Artists in Residence
Kathleen J Graves is an Assistant Professor of Art who has taught at New York University, Sarah Lawrence College and theInternational Center of Photography in NYC. She was the Director of the Advanced Digital Print Studio at New York University where she taught artist's methods on the computer and the large format digital print from 2005 – 2011. Kathleen is the author of two current bodies of work that interpret interactions of humans with technology.
Janeil Engelsted is an artist, curator, educator and producer. Independently and collaboratively, she has produced exhibitions and multiform projects throughout the world. Her creative practice and community advocacy work have often dovetailed into projects that address concerns such as youth and gang violence, homelessness, peace, and ecology. Her process for this work involves embedding herself in communities, extensive research, and building coalitions between universities, government agencies, NGOs, and others. These projects often create a place for individuals and groups who do not have access to art making opportunities or a voice in the media to express their identity, experiences, and points of view.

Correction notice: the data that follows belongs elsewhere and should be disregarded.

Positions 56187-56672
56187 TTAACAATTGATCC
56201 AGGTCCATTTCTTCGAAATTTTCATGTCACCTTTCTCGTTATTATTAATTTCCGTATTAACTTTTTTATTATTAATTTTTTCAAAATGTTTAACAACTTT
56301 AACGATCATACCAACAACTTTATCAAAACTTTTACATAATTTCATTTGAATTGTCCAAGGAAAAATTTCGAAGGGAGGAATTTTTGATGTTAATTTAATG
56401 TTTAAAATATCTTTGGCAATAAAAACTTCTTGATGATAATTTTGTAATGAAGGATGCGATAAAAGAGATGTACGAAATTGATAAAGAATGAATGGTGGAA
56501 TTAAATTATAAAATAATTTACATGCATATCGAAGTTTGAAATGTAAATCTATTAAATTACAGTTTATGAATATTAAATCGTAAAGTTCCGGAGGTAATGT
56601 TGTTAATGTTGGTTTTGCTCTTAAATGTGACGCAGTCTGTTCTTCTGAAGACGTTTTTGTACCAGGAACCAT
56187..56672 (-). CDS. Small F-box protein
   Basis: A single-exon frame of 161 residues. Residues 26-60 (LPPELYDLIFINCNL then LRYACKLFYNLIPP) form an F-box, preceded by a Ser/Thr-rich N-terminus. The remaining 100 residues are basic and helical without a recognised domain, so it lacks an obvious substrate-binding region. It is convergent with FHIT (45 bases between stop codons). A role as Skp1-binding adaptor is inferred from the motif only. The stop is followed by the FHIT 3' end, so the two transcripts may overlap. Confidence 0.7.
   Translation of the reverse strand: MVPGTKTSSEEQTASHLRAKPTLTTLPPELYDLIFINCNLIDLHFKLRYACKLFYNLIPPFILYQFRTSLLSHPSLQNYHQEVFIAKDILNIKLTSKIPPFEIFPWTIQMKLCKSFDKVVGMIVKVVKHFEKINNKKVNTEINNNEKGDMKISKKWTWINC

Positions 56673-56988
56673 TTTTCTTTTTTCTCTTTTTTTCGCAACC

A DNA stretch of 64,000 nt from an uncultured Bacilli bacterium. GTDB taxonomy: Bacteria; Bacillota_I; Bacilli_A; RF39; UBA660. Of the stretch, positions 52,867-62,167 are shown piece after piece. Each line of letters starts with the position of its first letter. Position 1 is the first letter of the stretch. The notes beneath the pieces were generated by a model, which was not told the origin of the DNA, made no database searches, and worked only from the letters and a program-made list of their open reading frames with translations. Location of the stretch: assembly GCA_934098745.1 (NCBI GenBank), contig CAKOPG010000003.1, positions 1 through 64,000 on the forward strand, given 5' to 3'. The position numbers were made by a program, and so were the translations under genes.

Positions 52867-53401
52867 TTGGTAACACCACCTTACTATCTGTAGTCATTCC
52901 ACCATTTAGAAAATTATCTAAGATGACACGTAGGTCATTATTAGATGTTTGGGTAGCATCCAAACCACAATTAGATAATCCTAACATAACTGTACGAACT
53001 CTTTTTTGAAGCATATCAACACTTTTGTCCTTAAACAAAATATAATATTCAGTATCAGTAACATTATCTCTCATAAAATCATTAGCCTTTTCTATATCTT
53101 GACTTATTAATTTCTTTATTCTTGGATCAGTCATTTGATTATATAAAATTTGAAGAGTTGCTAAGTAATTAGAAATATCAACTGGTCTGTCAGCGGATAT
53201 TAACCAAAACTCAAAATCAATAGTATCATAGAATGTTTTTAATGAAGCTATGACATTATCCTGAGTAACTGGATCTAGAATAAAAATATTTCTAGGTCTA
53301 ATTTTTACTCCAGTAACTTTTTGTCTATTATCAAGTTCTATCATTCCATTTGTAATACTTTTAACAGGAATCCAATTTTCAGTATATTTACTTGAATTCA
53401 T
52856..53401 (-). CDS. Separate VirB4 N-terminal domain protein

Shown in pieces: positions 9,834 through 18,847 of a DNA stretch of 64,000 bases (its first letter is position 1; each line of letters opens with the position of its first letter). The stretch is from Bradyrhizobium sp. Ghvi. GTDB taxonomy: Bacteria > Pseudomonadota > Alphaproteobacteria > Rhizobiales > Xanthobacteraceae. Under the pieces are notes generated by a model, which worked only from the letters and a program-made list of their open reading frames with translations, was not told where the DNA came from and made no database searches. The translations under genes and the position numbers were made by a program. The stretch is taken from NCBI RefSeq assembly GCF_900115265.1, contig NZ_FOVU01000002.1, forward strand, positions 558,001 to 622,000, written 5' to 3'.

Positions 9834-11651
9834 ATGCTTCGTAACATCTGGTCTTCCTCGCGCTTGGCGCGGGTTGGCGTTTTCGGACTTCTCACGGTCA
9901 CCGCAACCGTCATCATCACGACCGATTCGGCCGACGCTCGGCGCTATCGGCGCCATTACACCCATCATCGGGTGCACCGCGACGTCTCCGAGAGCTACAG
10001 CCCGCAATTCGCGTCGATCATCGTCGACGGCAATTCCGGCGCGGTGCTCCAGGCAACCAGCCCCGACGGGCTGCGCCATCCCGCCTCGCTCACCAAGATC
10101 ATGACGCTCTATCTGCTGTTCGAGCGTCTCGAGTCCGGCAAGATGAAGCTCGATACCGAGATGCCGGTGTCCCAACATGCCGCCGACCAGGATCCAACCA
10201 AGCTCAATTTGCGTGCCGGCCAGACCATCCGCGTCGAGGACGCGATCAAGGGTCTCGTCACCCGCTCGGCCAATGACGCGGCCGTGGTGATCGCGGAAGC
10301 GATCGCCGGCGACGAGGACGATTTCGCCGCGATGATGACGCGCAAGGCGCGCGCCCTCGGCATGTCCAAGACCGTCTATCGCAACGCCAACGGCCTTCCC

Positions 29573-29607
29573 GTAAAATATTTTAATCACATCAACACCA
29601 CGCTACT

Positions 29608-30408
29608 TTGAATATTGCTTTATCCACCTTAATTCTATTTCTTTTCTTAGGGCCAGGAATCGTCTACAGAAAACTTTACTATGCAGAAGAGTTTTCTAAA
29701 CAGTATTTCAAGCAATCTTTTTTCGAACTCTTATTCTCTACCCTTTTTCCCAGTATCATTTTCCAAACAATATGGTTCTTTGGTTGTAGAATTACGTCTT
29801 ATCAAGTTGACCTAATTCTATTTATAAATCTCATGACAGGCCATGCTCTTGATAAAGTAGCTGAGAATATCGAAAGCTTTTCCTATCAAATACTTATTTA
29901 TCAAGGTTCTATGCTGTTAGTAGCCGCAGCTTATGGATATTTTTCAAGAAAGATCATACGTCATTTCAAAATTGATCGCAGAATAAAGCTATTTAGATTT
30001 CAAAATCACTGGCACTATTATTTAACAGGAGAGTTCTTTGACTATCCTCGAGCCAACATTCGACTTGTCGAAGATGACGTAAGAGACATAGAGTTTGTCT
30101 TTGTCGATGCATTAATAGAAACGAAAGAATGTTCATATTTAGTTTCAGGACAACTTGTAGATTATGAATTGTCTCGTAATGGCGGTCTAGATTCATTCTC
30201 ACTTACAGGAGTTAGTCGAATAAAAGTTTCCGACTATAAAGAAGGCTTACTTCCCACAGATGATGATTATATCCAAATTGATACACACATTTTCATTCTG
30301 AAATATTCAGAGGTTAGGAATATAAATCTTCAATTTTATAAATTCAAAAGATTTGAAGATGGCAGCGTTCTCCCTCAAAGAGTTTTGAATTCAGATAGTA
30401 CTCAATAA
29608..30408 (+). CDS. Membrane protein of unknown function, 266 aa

Multi-media artist Oto Hudec was born in Kosice, Slovakia. His recent work has been created in the in USA, Portugal and Slovakia. His paintings, drawings and prints explore both personal and social themes. He also creates video and work for public spaces about immigration, refugees and the impact of globalization on the environment.
Pensive (Mark Cervenka, Kelli Scott Kelley, Floyd Newsum, Lynn Randolph)
Pensive is an exhibition of four artists from Louisiana, Tennessee, and Texas in the southern United States. While individually exploring themes of story, imagination, memory, emotion, responsibility, nature, and social challenge, each artist creates an ambiance that is often quiet, sometimes melancholy, at other times warm, welcoming but deliberate instead of impulsive, pensive instead of impetuous. Their works ask the viewer to feel the works as much as they read them, a simultaneous effect where reading the narration of the work fails to fully address the artist’s intentions. Each artist creates work that is layered both in process and theme. Though certainly not unique to these artists, the art by this group of southern US artists reveals something of their cultural ancestry in asking the viewer take a moment to examine the stories and experience born of their particular place and time.